As mentioned above, a fluid filled bladder coupler interfaces between the device enclosure and the baby. Unlike the device in the '307 patent, there is no direct contact between the device enclosure and, certainly, no adhesive contact required between the device enclosure and the baby's skin. As such, the present invention may be secured about a baby's night clothes or under garments and yet operate reliably as it responds to a change in tension in the elastic strap which secures the device enclosure to the baby. Furthermore, the invention may be applied to either the baby's back or belly and is not strictly limited to contact with the baby's belly as in the device in the '307 patent. This particular feature can be quite important because there is presently controversy with regard to the proper sleep position for babies in order to minimize the onset of SIDS. Some medical practitioners believe that babies should sleep on their backs which would accommodate application of the invention to a baby's belly while other practitioners believe that babies should sleep on their bellies which would require application of the invention to the baby's back. In either orientation, the present invention will work for the purposes intended.
The inventor has also solved the problem of indicating that the battery is losing its charge and needs to be replaced so that a parent can be assured that battery failure will not attribute to the failure to detect a baby's cessation of breathing in the middle of the night. By cleverly designing the electronic circuit, minimal power drain is achieved such that a single nine volt battery will provide continuous operation for many months. Secondly, the electronic circuit is designed so that an LED flashes as the baby breathes. If the battery is charged sufficiently such that the LED flashes as the baby is placed in its crib for sleep, the battery will have sufficient charge to last at least through that sleep period. Should the LED not flash as the monitor is strapped onto the child, then a parent will know that the battery has discharged dangerously low and needs to be replaced. Although this design provides fail-safe operation, it is anticipated that many parents will routinely replace the battery much more frequently due to the relatively low cost of the battery and their unfailing concern for the safety of their child. Nonetheless, in many cases, it is anticipated that a single nine volt battery will last sufficiently long to see the baby through the riskiest first year of life.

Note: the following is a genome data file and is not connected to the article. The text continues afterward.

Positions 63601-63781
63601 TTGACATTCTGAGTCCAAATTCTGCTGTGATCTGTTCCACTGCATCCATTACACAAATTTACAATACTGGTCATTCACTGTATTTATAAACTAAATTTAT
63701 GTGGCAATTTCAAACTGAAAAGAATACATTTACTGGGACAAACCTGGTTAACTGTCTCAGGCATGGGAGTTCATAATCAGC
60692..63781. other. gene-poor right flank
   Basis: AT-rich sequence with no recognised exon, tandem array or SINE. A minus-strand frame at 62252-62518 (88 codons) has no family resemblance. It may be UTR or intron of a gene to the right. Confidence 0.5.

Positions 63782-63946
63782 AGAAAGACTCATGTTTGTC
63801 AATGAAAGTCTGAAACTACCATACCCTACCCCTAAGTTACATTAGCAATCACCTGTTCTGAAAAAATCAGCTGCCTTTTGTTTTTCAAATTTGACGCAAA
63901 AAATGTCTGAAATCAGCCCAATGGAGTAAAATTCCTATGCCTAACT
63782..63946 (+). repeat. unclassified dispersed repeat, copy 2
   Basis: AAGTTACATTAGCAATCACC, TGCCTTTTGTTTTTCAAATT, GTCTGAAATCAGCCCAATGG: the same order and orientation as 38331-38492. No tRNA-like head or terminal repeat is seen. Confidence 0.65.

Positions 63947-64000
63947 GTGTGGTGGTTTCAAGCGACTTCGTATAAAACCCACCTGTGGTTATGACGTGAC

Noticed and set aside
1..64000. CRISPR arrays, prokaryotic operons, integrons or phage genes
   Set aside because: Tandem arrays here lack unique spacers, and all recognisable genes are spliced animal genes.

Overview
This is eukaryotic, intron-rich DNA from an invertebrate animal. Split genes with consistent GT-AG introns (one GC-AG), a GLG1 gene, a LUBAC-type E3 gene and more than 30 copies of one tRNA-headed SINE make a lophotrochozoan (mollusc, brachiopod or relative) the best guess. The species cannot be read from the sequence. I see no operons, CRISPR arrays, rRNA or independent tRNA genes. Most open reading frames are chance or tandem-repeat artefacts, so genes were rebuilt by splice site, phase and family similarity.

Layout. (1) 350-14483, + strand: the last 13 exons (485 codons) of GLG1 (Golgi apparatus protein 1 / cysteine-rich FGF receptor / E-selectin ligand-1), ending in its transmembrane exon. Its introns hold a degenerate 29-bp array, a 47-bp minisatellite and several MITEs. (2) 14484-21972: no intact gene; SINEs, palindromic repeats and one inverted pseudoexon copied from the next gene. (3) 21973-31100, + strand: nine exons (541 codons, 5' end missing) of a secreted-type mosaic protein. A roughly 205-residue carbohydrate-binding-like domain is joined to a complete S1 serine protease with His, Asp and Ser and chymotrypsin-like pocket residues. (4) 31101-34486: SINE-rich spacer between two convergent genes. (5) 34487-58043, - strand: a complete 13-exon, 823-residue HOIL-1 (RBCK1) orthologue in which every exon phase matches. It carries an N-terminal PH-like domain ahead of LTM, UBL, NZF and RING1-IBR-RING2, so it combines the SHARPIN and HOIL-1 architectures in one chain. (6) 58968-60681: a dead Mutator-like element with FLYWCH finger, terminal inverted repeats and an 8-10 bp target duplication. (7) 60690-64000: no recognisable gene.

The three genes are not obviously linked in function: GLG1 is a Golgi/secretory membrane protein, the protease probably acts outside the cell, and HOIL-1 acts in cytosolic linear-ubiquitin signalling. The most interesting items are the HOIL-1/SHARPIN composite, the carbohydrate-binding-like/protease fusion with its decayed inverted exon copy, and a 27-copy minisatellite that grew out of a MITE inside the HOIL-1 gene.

While the principal advantages and features of the present invention have been described above, a more complete and thorough understanding of the invention may be attained by referring to the drawings and description of the preferred embodiment which follow.
FIG. 1 is a perspective view of the breathing monitor and strap of the present invention;
FIG. 2 is a front view of the device enclosure;
FIG. 3 is a side view of the device enclosure;
FIG. 4 is a cross-sectional view taken along the plane of line 4--4 in FIG. 1 and detailing the interior mounting of the electronic circuit including LED, audio alarm, and battery;
FIG. 5 is a perspective view of the connecting rod which connects the strap end with the enclosure;
FIG. 6 is a partial cross-sectional view taken along the plane of line 6--6 detailing the application of the device around a baby's torso;
FIG. 7 is a top view partially broken away to detail the piezoelectric detector mounted within the enclosure; and
FIG. 8 is a schematic diagram of the electronic circuit enclosed within the device.
As shown in FIG. 1, the breathing monitor 20 of the present invention includes a device enclosure 22 with a fluid filled bladder coupler 24 secured to and substantially covering one side thereof and an elastic strap 26 which is affixed at one end of enclosure 22 with an adjustable connector 28 at the other end thereof for adjustably securing it to the opposite side of the enclosure 22. The adjustable connector 28 includes the push rod 30 as best shown in FIG. 5 which has a post 32 to which the buckle attachment 34 on strap 26 is secured, a shoulder 36 which compresses spring 38 (see FIG. 6) against an interior wall of enclosure 22 as the strap 26 is tightened about a baby's torso. A central color coded area 40 on push rod 30 is viewable through a window 42 of enclosure 22 (see FIGS. 1 and 6) which indicates to a parent that the strap 26 has been correctly secured about the baby's torso such that spring 38 is compressed to a correct operating range for proper operation of the breathing monitor 20. Color coded area 40 is surrounded by a pair of secondary color coded areas 44, 46 which indicate, if viewable through window 42, that the strap 26 is either too loose or too tight and should be readjusted. This tension adjustment ensures proper installation and use by a parent of the breathing monitor 20. Furthermore, this adjustable connector 28 provides for a limited amount of expansion and contraction of the strap 26 about the baby's torso as the baby breathes in order to ensure the comfort of the baby.